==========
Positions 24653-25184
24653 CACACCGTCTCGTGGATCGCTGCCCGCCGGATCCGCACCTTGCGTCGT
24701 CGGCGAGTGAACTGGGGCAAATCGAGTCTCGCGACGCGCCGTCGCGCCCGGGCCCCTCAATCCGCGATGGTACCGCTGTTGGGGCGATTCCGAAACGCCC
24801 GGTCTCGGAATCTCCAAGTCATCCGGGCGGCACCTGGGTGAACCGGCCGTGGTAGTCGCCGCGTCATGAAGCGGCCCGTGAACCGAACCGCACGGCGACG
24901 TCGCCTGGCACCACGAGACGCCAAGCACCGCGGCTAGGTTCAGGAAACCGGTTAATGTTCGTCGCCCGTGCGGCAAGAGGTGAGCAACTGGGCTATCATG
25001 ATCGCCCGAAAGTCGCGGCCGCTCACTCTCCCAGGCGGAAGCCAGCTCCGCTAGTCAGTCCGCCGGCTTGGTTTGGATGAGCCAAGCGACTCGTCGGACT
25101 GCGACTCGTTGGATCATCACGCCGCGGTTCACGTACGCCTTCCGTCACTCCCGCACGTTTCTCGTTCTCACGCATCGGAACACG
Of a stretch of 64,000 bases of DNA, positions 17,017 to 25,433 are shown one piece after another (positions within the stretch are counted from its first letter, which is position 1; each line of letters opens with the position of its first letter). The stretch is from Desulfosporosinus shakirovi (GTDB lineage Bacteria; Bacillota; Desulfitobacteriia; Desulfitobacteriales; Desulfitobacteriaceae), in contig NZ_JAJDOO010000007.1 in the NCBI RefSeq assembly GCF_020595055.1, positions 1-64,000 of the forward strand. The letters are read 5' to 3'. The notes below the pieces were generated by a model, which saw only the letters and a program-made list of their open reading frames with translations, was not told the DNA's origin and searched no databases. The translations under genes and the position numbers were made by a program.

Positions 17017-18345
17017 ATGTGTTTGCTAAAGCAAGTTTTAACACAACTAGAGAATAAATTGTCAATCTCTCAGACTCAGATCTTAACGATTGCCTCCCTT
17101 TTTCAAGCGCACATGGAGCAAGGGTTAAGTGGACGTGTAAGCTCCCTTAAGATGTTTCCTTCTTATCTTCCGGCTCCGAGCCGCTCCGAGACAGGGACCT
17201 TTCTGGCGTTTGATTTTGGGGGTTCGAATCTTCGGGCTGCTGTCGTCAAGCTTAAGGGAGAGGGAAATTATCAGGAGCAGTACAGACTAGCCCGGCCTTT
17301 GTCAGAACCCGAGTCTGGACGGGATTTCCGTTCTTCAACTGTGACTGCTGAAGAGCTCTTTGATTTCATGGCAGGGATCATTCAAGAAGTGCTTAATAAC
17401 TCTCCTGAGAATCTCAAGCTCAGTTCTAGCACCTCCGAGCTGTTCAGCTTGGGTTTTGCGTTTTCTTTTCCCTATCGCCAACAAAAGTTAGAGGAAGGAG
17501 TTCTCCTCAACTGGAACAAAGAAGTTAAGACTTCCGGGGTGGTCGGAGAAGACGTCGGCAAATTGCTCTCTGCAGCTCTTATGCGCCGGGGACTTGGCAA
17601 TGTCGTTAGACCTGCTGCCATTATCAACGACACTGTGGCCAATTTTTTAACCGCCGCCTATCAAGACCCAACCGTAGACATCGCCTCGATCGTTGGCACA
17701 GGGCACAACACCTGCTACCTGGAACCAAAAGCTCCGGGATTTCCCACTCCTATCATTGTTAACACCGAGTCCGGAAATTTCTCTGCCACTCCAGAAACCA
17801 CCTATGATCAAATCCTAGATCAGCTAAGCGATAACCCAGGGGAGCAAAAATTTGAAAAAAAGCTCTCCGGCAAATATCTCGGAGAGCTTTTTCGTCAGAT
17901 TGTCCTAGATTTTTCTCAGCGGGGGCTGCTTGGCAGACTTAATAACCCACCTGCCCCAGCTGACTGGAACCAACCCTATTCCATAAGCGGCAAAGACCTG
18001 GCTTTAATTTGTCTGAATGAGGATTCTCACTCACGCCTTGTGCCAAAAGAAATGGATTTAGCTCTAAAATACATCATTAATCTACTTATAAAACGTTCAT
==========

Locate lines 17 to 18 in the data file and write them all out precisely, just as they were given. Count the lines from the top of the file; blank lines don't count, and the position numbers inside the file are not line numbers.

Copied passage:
17701 GGGCACAACACCTGCTACCTGGAACCAAAAGCTCCGGGATTTCCCACTCCTATCATTGTTAACACCGAGTCCGGAAATTTCTCTGCCACTCCAGAAACCA
17801 CCTATGATCAAATCCTAGATCAGCTAAGCGATAACCCAGGGGAGCAAAAATTTGAAAAAAAGCTCTCCGGCAAATATCTCGGAGAGCTTTTTCGTCAGAT